Category: Criminal & Traffic

New Changes to the Australian Workplace: Family and Domestic Violence

As a Law Firm we believe we have a responsibility to notify you whenever there is a change in the legal world, particularly if we think it could affect you.

As of the 1st August 2018, the Fair Work Commission has made a new change to Australian Workplaces. There will be a new clause providing five days of unpaid leave each year, to all employees covered by an award, experiencing family and domestic violence. This new clause applies from the first full pay period on or after 1 August 2018.

So what is classified as family and domestic violence? The Fair Work Commission has defined Family and Domestic violence as “violent, threatening or other abusive behaviour by an employee’s family member that:

  • Seeks to coerce or control the employee;
  • Causes them harm or fear.”

Additionally, a family member includes: an employee’s spouse or former spouse, de facto partner or former de facto partner, child, parent, grandparent, grandchild, sibling, an employee’s current or former spouse or de factor partner’s child, parent, grandparent, grandchild or sibling, or a person related to the employee according to Aboriginal or Torres Strait Islander kinship rules.

Ultimately, this clause is to ensure employers display goodwill in accepting the leave necessary for employees to face their family and domestic violence issues. The Commission explained that “retaining employment is an important pathway out of violent relationships. Conversely, a lack of financial security has an adverse impact on the ability to recover from family and domestic violence.”[1]

If you believe this new leave option affects you then we are more than happy to have a private and confidential discussion, please contact us on (08) 7001 6135.


New Intervention Order Laws

It was announced last week that South Australia is seeking to further crack down on domestic violence, as reported by InDaily’s Stephanie Richards.1 The State’s Attorney-General, Vickie Chapman, announced that legislative changes will be made to:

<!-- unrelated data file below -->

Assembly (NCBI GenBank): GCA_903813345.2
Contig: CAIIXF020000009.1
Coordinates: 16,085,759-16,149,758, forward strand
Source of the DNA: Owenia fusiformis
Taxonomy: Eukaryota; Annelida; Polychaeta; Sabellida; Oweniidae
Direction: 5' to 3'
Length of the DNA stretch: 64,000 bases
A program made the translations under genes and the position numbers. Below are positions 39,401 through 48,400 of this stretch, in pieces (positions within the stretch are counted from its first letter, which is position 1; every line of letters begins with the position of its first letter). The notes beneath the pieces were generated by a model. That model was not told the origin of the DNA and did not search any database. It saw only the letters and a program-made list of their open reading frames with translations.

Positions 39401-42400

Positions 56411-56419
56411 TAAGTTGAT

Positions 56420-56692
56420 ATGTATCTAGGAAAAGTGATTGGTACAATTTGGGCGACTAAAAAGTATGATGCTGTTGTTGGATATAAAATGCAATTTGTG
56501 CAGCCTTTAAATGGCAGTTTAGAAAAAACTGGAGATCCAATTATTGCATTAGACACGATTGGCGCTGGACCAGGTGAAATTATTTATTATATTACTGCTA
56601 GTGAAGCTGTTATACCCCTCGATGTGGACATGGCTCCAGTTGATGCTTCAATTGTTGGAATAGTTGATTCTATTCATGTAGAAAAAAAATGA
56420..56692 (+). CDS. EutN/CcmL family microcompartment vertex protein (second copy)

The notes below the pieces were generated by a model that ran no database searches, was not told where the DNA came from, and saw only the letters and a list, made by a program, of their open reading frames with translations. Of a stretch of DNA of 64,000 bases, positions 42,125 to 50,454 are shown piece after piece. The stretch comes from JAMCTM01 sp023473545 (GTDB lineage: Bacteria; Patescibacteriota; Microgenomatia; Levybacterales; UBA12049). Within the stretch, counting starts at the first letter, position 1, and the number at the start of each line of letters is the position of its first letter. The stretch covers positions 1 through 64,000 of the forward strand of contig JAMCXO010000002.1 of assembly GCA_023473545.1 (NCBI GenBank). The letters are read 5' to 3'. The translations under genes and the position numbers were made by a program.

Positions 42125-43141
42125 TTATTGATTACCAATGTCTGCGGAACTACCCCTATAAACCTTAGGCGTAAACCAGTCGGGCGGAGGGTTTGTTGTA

• include taking personal photos of a person without their consent as an act of domestic violence;
  • include blocking a person’s entry from their own home as an act of domestic violence;
  • include a definition of ‘forced marriage’ as an act of domestic violence, to protect victims from being sent overseas for forced marriage or being forced into marriage within Australia.
  • double the penalties for repeatedly breaching intervention orders;
  • create a new offence for ‘non-fatal strangulation’; and
  • allow videos from police cameras worn by officers to be used as evidence in trials of domestic violence crimes.

Ms Chapman said that the State Government has been working with both victims of domestic violence, and organisations that support them, in order to deter and punish potential offenders.

Ms Chapman described the changes as “arming the judiciary with the capacity” to prosecute offenders, particularly repeat offenders, more severely.

Under current legislation, attempted or non-fatal strangulation is prosecuted as attempted murder. Ms Chapman hopes that creating a new offence under Domestic Violence legislation, will lead to more successful prosecutions and ultimately, better protection for victims. The Advertiser reports2 that similar legislation in Queensland has led to over 800 charges of the offence, since 2016.

These proposed changes are supported by South Australian Police and the Chief Magistrate. The Attorney-General is looking to have a draft Bill before Parliament by the end of the month, for consideration by the Members over their winter break. If successfully passed, the new laws may be enforceable before the end of the year.